I was somewhat surprised that the President didn’t have a successor ready to name today when he announced Shinseki’s resignation. The end game in this affair was self-evident at least a week ago if not longer, and one has to assume that advisers in the West Wing had begun the process of talking about potential replacements even before that. Having a successor to name at the same time that you’re announcing a resignation that came about as a result of an embarressing and potentially political damaging scandal seems like it would be the politically smart thing to do. Of course, given that it’s a Friday it’s possible that the White House decided that it would be better to announce a replacement in a separate event on a day other than one that is, as The West Wing famously put it, ‘Take Out The Trash Day.’ For the time being, the agency will be run by Shinseki’s chief deputy and, no doubt, everyone will be paying attention.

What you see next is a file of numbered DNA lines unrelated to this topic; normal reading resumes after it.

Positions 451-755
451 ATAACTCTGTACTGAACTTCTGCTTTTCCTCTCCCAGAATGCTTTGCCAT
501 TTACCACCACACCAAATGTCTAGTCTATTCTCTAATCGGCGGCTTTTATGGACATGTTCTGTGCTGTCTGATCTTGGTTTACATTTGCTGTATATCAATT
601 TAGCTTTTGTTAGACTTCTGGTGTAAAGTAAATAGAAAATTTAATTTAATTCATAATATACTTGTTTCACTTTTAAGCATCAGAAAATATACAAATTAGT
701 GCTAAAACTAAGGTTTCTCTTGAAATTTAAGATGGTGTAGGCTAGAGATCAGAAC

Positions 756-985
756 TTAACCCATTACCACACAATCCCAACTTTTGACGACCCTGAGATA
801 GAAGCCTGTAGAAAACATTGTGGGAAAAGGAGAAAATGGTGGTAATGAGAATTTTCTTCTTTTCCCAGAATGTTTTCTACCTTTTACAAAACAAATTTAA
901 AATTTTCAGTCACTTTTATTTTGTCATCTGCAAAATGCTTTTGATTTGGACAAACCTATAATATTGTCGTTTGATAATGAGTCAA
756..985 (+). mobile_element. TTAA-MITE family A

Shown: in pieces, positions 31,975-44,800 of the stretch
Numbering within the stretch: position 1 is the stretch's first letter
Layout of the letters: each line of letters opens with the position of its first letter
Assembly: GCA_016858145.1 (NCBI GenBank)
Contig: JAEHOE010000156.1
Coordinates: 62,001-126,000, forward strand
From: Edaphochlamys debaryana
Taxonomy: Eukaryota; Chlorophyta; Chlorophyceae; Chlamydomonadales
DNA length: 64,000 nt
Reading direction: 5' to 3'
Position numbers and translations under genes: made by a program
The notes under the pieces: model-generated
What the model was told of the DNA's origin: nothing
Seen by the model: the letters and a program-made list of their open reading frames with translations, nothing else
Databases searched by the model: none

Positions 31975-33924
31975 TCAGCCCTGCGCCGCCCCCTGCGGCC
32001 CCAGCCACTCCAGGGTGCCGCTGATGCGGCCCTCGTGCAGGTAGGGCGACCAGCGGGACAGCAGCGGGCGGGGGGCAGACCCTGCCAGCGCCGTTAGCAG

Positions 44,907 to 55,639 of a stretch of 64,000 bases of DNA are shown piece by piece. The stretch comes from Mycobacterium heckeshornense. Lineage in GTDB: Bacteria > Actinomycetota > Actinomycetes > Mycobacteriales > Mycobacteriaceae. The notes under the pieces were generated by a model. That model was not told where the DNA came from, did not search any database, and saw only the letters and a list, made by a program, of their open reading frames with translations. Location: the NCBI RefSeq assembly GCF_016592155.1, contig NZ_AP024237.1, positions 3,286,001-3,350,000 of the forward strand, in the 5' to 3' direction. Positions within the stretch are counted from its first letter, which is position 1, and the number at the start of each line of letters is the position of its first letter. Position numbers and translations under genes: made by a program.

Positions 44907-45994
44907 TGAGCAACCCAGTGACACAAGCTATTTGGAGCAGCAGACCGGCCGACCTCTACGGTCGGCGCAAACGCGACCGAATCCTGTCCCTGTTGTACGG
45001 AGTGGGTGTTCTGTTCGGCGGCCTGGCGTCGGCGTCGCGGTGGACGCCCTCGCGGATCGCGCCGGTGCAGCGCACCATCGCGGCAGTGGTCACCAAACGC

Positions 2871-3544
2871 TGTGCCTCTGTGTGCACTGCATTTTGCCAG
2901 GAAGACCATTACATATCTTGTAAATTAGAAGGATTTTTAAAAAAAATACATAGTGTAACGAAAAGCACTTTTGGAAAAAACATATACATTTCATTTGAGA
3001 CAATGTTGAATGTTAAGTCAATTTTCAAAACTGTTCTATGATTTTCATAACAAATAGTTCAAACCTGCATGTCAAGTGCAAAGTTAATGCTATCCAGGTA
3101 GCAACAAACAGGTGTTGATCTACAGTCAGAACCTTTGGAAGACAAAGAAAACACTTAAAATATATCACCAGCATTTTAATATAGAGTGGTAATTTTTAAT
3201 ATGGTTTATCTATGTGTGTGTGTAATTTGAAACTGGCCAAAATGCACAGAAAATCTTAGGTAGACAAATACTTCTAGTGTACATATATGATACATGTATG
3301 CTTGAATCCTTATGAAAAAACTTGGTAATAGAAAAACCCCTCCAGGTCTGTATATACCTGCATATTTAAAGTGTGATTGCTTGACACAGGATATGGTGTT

Inevitably, of course, speculation will soon turn to who might replace Shinseki for the remainder of President’s term. While the Department of Veterans Affairs isn’t exactly a high profile position in the Cabinet, the appointment of its Secretary has typically been politically important due to the strength of the various veterans organizations in Washington and, of course, the veterans’ vote. Since the department was established during the George H.W. Bush Administration, every single appointed Secretary of Veterans Affairs (not including those who have served as Acting Secretary for short periods following a resignation) has had some military service experience. One presumes that the White House will want to continue with this tradition. Additionally, given the nature of the current scandal it would seem that someone with a relatively high profile that could make it through the Senate easily would be the ideal candidate. That is admittedly not a very long list. Some of the names I’ve heard mentioned as potential replacements, such as former Senator John Warner or Colin Powell, might not be the right fit because of their age. Others, such as David Petraeus, have too much baggage from previous positions to make an appointment viable. One name that might have some potential is former Virginia Senator Jim Webb, who briefly served as Secretary of the Navy under Ronald Reagan, although that appointment didn’t go so well when he butted heads with the White House because he didn’t think they were expanding the Navy fast enough. Webb served in Vietnam and has long worked on veterans issues even when he wasn’t in public office. Whether he’d be willing to take the job is another question entirely. Another possibility is Congresswoman Tammy Duckworth, an injured Iraq War vet who worked at the agency before running for Congress, and winning, in 2012. It strikes me, though, that whoever the nominee is, it will have to be someone with a credible record of executive experience. I’m not sure Duckworth fits that requirements. In any case, I suspect that we won’t have to wait too long for the announcement of a nominee.